5. Eileen says:

    My experience is that the news is much more fair and balanced than anything else we get to see. I'm all for getting rid of extremism and anything that provokes it. So, I say, pull the FCCmlicense for Fox News, which spews hate in every other sentence.

  6. Michelle Marchildon says:

    I am not a fan of Fox news. I actually think that Al Jazeera is doing a service by providing a forum — but up to a point. This is a quote from the American Journalism Review:

    "For years, critics have assailed what they see as anti-Semitic, anti-American bias in the channel's news content. In the wake of 9/11, Al Jazeera broadcast statements by Osama bin Laden and reported from within the ranks of the Taliban, earning a reputation as a mouthpiece for terrorists."

  7. Michelle Marchildon says:

    In fact, the only real and true voice for accurate journalism is probably the Elephant Journal. The truth is probably hiding in all our opinions.

  8. lovewithdrugs says:

    Al Jazeera has been an amazing news source up until the last two years or so, now I'd call them the Fox of the Arab world. They do definitely show the other side of the story not sensationalized by the USA, and as a Canadian, I respect that.

  9. Rachael says:

    Lady, you have no idea what you're talking about. May I suggest next time you take the time to actually research what you intend to write an article about, BEFORE writing it! Al Jazeera does not support fundamentalism, and actually has some of the best international news coverage out there. If you had done the research you would know this.
    There are a few good reasons why I think Al Qaeda were using Al Jazeera, not least because it was an Arabic and English speaking news organisation with an international reach. The fact that it is based in the Arab world probably meant that Al Qaeda felt better that they were "supporting" an Arab news organisation rather than providing Faux news or some other "infidel" outlet with an exclusive. I think you need to think about what is your definition of supporting terrorists views and then go and see if they actually did that. I think you'll find they didn't.
    This kind of article and sentiment is indicative of the worst kind of American ignorance and I am really surprised that it was allowed on here, not to mention it is really badly constructed. You can't just wade into this kind of discussion without due care for your responsibility in perpetuating ignorance, fear and racial tension.

  10. Rachael says:

    Kind of unhappy that my dissenting opinion was censored. This article is not good and shouldn't have been published.

  11. elephantjournal says:

    It wasn't actually censored, Rachael. It hadn't been approved yet. Should you care to be constructive in your response, we're all ears. Any personal attacks on our authors will not be tolerated. If you have a strong position on this, we urge you to write a piece for us. ~ ed.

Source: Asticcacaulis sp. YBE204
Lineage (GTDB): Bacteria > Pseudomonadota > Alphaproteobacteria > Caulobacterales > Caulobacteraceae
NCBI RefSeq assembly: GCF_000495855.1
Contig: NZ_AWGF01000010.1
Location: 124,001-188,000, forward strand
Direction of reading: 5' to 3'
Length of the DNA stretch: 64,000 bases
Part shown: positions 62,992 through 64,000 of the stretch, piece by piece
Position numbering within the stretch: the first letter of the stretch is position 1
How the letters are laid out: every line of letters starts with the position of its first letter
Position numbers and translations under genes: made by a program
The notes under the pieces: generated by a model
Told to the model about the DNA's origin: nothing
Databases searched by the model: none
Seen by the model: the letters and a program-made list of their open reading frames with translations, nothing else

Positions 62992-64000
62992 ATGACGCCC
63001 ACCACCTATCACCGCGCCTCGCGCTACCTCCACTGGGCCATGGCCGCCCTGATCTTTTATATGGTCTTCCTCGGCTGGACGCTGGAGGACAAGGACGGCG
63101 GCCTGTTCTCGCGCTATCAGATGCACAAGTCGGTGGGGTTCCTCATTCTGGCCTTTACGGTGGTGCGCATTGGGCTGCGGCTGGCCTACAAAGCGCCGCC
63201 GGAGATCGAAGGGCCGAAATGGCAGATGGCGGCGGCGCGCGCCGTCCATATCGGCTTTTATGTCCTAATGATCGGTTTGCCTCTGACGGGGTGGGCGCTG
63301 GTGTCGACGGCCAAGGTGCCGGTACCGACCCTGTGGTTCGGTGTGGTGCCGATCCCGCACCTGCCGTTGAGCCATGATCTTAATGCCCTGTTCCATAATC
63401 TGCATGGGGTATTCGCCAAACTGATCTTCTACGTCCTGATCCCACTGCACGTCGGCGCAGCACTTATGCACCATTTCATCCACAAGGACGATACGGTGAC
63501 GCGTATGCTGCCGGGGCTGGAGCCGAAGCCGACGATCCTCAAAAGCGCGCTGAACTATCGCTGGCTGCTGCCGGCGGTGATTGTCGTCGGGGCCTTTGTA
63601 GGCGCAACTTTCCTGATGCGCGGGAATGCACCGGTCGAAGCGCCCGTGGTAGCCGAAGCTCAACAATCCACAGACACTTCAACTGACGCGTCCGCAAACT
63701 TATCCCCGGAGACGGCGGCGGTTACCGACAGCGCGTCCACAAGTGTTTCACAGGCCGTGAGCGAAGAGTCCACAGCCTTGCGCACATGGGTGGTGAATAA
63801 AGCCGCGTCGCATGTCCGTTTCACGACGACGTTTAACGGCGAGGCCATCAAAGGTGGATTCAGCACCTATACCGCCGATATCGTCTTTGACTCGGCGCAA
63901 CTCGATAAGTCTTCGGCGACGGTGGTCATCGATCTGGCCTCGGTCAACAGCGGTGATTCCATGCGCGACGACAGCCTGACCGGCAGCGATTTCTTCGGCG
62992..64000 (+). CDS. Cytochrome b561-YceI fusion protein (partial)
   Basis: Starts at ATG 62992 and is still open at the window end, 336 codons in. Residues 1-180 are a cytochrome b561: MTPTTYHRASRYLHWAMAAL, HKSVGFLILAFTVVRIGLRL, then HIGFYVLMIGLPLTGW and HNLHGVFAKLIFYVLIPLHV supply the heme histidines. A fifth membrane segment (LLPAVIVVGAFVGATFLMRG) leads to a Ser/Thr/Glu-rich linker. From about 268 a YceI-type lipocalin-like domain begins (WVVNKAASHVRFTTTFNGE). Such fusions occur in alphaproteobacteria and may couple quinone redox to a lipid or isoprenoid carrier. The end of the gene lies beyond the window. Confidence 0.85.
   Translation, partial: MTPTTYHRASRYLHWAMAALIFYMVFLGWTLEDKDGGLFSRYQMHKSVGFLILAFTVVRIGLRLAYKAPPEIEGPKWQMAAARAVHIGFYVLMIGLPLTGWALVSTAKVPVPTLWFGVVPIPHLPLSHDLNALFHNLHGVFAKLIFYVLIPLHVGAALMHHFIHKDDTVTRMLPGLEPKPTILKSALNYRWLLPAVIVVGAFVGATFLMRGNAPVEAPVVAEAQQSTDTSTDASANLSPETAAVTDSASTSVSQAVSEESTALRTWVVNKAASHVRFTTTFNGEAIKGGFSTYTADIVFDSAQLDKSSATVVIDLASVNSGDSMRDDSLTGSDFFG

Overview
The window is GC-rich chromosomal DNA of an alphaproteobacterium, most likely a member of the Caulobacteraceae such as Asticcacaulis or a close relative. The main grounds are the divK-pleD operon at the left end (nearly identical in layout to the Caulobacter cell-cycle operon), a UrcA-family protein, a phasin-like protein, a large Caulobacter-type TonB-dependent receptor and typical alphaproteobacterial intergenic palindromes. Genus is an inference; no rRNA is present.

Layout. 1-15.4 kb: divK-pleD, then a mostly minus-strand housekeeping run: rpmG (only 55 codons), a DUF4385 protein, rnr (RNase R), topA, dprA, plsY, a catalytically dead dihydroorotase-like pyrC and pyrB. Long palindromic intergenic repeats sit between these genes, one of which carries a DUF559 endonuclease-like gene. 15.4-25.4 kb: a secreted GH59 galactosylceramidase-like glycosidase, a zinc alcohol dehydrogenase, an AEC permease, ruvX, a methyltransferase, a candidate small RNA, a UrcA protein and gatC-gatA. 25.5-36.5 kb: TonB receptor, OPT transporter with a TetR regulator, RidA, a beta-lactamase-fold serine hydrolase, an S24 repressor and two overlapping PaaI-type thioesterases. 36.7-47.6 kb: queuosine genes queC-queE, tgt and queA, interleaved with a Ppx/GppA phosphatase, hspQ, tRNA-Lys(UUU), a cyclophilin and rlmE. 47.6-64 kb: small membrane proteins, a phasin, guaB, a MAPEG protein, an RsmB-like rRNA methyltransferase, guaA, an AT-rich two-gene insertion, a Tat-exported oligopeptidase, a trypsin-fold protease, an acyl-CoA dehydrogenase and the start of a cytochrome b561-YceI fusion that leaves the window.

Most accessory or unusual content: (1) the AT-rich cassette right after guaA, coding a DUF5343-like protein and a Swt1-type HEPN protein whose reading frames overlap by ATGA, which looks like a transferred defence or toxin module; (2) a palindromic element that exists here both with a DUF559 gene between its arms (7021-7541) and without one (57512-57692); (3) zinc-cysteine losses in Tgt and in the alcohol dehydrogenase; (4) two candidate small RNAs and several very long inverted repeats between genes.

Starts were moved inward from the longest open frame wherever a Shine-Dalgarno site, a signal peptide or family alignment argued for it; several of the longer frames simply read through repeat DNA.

12. Rachael says:

    Ok, cool. However, it was misleading that initially the page said that my comment was awaiting moderation, and then after a while it didn't say anything, it was as if my comment had never existed. So, maybe you could look at that part of the system.

    I hope you are not implying by the way that what I wrote was not constructive or that it was a personal attack. Yes, my anger and disbelief probably came through, but I was actually consciously using language that would be clear on that front, I believe this is constructive at times. I do believe Ms Marchildon has no idea what she is talking about and that she should be made aware of that fact and consider whether it is appropriate to be writing an article for publication, especially when the subject is as serious as this.

    I really think you should have moderated this article before hand and asked Ms Marchildon to rewrite it or if you do not have appropriate editors here for this subject, well then don't publish it. Her point of view would be more constructive if she had actually done the pertinent research, namely reading and watching Al Jazeera which is freely available online (well, was until 20th Aug for the US as now you can get it on cable, but still I am sure she could have found a way, or just not written the article). Research would have also brought up the fact that Al Jazeera does not carry much in the way of advertising anywhere, it is privately funded. This is actually quite nice not to be beset by advertising every 10 minutes. It also means it is a lot easier to figure out the vested interests and any effects that may have on any possible bias, which are present in ALL media outlets especially those that rely heavily on corporate sponsors.

    Anyway, I think it is worth bearing in mind that your audience is global and that you should include that in the professional guideline for all your writers. For the record, I am Irish (we know a little about domestic terrorism here) and I am white, and I am an atheist, although I was Christened.